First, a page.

Also remember that if the payee is a registered C or S corporation, you don’t have to file a Form 1099 for them.

How to file IRS Form 1099-MISC

Step 1: Gather information for all of your payees

Before you start, get together the following information for each payee you plan on filing a 1099-MISC for:

  • Receipts, invoices and any other payment information
  • Their full legal name and address
  • Their taxpayer identification number (TIN)

Get your payee to fill out Form W-9 to get their TIN, which is usually their social security number. You should keep a W-9 on file for each payee.

Step 2: Fill out Form 1099-MISC

Form 1099-MISC, which you can find on the IRS website, comes in two parts: Copy A and Copy B. They are identical, the only difference is that you have to send Copy A to the IRS and Copy B to the payee for their records.

Form 1099-MISC contains many different boxes that capture all of the different kinds of miscellaneous payments. Many of these are specific to certain industries and won’t apply to your business. Here’s what each of the sections means:

1. Rents

If you pay property managers or owners for use of a retail or office space, a contractor for the use of their equipment, or make any other kind of rental payment to a nonemployee, use Box 1 to record that amount.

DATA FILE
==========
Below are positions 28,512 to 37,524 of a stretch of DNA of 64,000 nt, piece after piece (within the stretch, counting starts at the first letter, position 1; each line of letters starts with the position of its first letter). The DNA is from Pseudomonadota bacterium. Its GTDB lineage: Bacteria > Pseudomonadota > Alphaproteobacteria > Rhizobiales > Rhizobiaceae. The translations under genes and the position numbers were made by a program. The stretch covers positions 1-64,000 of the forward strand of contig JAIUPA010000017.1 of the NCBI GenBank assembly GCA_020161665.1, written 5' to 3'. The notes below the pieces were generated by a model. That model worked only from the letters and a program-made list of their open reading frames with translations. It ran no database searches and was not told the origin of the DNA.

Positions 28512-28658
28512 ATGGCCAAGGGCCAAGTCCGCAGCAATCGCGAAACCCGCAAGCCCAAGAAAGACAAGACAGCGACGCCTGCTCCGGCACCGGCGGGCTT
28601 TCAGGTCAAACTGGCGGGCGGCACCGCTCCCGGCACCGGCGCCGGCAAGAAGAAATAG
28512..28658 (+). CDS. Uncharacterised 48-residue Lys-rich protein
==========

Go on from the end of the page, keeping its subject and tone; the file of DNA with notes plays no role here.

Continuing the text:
2. Royalties

If you use someone’s property in the course of your business and they charge you for it–say their intellectual property, like a trademark or a patent–that’s called a royalty payment. Record any royalties you paid in Box 2.

3. Other Payments

This is one of the broadest categories on 1009-MISC–use it to record things like contest prizes, payments related to a notional principal contract, compensation paid to H-2A workers, and any other payments that don’t fit neatly into any of the other boxes on 1099-MISC.

4. Federal Income Tax Withheld

This box is used to record something called “backup withholding,” which are taxes you’re obligated to withhold from a nonemployee’s compensation if the IRS tells you to.

5. Fishing Boat Proceeds 

Use this box if you operate a fishing boat and pay your crew based on the proceeds of your catch.

6. Medical and Health Care Payments

Use this box if a health care provider bills you for something like injections, drugs, or any other physical or mental health care service.

7. Direct Sales

If you made more than $5,000 in sales to someone on a commission basis for resale and you did it outside of a permanent retail establishment, enter an “x” in the checkbox.

8. Broker Payments

If you paid a broker at least $10 in lieu of a dividend or tax-exempt interest income on the loan of a security, enter that amount in Box 8.

9. Crop Insurance Proceeds

Use this box if you’re an insurance company and you paid $600 or more in crop insurance proceeds to a farmer.

10. Gross Proceeds Paid to an Attorney